5-Year Impact Factor: 0.9
Volume 34, 12 Issues, 2024
  Original Article     July 2024  

Expression and Significance of PKM1 in Acute Myeloid Leukaemia

By Shanhu Zhu1, Xiaolin Liang1, Xiaoke Huang1,2, Yibin Yao1,2, Zhongyuan Tang1,2, Zhenfang Liu1,2


  1. Department of Haematology, The First Affiliated Hospital of Guangxi Medical University, Nanning, Guangxi, China
  2. Key Laboratory of Haematology, Guangxi Medical University, Education Department of Guangxi Zhuang Autonomous Region, Nanning, Guangxi, China
doi: 10.29271/jcpsp.2024.07.811

Objective: To investigate the expression level of pyruvate kinase M1 (PKM1) in patients with acute myeloid leukaemia (AML) as well as its clinical significance.
Study Design: A case-control study.
Place and Duration of the Study: Department of Haematology, The First Affiliated Hospital of Guangxi Medical University, Nanning, Guangxi, China, from January 2013 to 2023.
Methodology: The expression levels of PKM1 and pyruvate kinase m2 (PKM2) in the bone marrow of 65 AML patients (excluding M3) and 31 healthy volunteers were determined using reverse transcription-quantitative polymerase chain reaction (RT-qPCR), a method that measures fluorescence in real-time. The associations between PKM1, PKM2 expressions, clinical parameters, and the survival and prognosis of AML patients were analysed.
Results: AML patients showed higher PKM1 expression compared to controls. The area under the curve (AUC) of the receiver operating characteristics (ROC) was 0.65 (p = 0.017). PKM1 expression was correlated with peripheral blood leukocyte count (r = -0.276, p = 0.026), CCAAT enhancer-binding protein alpha CEBPA mutation (r = -0.306, p = 0.014), and chemotherapy-induced response (r = -0.292, p = 0.018). Patients with high PKM1 expression had a lower remission rate (p = 0.019) and long-term survival rate (p = 0.034) than those with low PKM1 expression. Patients with AML showed a rise in PKM2 levels; however, the variation was not statistically significant (p >0.05).
Conclusion: PKM1 expression is upregulated in AML and patients with high PKM1 expression have a lower survival rate.

Key Words: PKM1, Acute myeloid leukaemia, Clinical prognosis.


AML is a condition characterised by the clonal growth of myeloid blasts in the blood system. The clinical symptoms and treatment outcomes of AML vary greatly.1 In recent years, the application of arsenic trioxide has significantly improved the therapeutic effect of acute promyelocytic leukaemia. However, due to the lack of effective medicines for other types of AML, the prognosis of these types for patients is still very poor.2 The emergence of AML, along with the development of medication resistance, and relapse is thought to be greatly influenced by metabolic reprogramming ultimately impacting the prognosis of AML through multiple factors.3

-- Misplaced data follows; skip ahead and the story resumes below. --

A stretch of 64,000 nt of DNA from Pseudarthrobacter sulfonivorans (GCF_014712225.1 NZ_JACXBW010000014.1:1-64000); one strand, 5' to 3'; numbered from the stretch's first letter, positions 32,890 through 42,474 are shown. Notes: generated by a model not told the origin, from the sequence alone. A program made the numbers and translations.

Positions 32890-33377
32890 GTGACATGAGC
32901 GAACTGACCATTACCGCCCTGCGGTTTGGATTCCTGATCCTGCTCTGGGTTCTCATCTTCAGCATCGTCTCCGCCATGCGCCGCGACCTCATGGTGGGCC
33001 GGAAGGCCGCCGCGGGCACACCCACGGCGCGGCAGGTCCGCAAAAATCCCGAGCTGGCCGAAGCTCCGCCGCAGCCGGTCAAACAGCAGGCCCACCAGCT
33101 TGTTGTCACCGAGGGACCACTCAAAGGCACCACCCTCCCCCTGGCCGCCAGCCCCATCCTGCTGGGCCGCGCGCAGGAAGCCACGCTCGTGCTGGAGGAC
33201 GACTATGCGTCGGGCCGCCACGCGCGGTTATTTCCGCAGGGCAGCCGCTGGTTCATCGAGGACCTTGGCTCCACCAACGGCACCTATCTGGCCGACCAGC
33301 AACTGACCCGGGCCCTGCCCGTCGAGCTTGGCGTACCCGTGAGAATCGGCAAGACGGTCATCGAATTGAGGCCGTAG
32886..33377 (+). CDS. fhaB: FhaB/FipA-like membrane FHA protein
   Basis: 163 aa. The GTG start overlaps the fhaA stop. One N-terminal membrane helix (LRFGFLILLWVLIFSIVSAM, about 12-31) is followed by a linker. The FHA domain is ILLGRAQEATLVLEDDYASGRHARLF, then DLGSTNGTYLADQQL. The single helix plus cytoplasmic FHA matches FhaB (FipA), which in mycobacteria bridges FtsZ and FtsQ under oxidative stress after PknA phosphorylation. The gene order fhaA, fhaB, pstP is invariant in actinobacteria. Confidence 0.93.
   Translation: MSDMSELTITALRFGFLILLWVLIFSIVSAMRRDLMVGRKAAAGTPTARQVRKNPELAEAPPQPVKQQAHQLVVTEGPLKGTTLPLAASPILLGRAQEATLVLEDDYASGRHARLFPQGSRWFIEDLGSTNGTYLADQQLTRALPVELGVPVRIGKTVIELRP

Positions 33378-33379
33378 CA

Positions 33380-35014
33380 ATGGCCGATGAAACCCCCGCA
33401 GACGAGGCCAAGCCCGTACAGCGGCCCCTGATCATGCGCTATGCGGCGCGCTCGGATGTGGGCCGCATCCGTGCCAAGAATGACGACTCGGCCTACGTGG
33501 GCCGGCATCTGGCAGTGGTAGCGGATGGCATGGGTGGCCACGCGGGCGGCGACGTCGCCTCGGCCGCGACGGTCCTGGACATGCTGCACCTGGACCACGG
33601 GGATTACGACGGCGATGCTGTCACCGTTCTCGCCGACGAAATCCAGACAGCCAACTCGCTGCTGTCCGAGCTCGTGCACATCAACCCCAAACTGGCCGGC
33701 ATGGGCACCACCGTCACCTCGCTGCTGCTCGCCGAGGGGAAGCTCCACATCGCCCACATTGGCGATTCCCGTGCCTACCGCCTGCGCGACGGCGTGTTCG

Cancer cells have very distinct metabolic features, shown by aerobic glycolytic metabolism, known as the Warburg effect, that  differ  from  normal  stem  cells.4,5

The ability of nearly all tumour cells to use glycolysis to break down glucose into energy, even when oxygen is present is an essential indicator of tumour metabolism. Although glycolysis is inferior to oxidative phosphorylation in terms of net ATP production, the cancer cells adapt to this less efficient metabolic mode.6 Among the key enzymes of aerobic glycolysis, PKM is a key rate-limiting enzyme in glycolysis. Therefore, the expression of PKM has an important impact on the glucose metabolism and biochemistry of cells. In various haematological tumours, aerobic glycolysis has become a priority for tumour cells to obtain energy.7 Currently, targeted therapies for glycolysis are undergoing clinical trials. There are two forms of PKM, PKM1 and PKM2 that may be used as biomarkers and predict tumour prognoses. Huang et al. found that increased levels of PKM2 in AML plasma are associated with an un-favourable prognosis.8 Some studies indicate that PKM1 also plays a crucial part in aerobic glycolysis during tumorigenesis. For instance, PKM1 is significantly expressed in small cell lung cancer and the mechanism underlying this may involve the activation of  autophagy.9

However, there is still uncertainty about the clinical relevance of PKM1 and PKM2 in non-M3 AML bone marrow. The objective of this study was to determine if PKM1 and PKM2 expression levels in patients with AML are clinically significant.